Set in an impoverished neighborhood of Baltimore, Buck tells the coming-of-age story of an unruly boy, Noah, whose negligent father cancels on him at the last minute on his birthday. Accompanied by his single mother, Noah pays his father an unexpected visit, only to discover that his half-sister has acquired his dream birthday gift—a puppy.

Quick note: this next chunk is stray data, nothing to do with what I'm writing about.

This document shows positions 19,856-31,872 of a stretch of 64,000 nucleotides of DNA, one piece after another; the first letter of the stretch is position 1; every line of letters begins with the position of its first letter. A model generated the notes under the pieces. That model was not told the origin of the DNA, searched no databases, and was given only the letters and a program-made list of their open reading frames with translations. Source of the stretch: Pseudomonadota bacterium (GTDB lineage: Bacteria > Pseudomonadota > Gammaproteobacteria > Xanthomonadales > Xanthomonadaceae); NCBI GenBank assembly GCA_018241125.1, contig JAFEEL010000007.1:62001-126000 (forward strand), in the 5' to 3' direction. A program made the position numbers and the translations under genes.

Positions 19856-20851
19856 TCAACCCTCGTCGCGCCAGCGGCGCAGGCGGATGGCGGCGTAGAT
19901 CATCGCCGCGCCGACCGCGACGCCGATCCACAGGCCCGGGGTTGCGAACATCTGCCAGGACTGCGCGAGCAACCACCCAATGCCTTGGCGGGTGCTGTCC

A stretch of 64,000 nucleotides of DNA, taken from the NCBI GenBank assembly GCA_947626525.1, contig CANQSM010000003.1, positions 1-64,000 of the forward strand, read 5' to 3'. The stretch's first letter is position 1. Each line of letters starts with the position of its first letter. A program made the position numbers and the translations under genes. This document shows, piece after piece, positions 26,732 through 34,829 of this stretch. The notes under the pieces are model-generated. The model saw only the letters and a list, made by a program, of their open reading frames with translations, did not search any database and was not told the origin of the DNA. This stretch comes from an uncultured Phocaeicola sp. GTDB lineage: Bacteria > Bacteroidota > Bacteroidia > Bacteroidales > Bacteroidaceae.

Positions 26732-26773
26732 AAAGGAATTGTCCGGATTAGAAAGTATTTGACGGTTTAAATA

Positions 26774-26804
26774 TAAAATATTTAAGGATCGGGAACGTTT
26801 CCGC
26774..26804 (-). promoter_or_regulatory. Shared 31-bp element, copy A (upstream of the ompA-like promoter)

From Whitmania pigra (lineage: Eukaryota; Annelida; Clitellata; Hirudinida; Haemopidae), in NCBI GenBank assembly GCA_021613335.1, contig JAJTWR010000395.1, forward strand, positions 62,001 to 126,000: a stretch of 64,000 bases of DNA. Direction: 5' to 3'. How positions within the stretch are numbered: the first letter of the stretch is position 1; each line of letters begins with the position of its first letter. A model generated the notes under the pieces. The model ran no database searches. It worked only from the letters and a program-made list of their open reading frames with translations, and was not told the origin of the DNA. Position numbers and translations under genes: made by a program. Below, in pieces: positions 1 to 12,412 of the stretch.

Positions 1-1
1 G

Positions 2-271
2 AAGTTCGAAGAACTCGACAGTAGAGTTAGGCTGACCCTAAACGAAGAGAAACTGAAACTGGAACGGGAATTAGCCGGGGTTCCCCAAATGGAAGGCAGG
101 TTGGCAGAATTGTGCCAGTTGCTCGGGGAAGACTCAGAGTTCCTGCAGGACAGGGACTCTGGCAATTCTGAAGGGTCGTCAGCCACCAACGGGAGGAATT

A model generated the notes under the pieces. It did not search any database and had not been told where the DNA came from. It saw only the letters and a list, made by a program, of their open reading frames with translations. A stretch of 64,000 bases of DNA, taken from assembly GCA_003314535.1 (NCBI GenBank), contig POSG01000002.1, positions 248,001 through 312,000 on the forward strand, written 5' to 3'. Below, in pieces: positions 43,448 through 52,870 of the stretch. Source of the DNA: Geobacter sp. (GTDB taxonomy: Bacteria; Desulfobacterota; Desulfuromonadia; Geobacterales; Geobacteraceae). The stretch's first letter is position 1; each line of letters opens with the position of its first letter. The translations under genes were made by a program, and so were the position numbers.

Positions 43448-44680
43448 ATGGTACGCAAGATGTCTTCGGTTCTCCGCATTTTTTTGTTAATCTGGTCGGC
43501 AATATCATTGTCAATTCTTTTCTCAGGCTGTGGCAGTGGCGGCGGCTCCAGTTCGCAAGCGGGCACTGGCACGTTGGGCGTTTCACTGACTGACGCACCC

After my relocation from Taiwan to the US seven years ago, I soon developed an interest in telling the stories that had not traveled to where I was from -- the less glamorous part of America. In Buck, I want to explore the white working class America, whose narrative does not fit with the idea of “American Dream.” Buck, in its essence, is about a boy who desperately seeks a father figure in life, and tries to navigate his dysfunctional family. I want to portrait Noah and his family members with a humanistic approach, so that we as viewers understand their true struggles and state of mind. I was also inspired by filmmakers like François Truffaut, Andrea Arnold and Lynne Ramsay when I came up with the story of Buck. Ultimately, Buck is a universal story for anyone who has ever been wounded by their family, who has ever felt unheard, and for those who have ever fought their way out.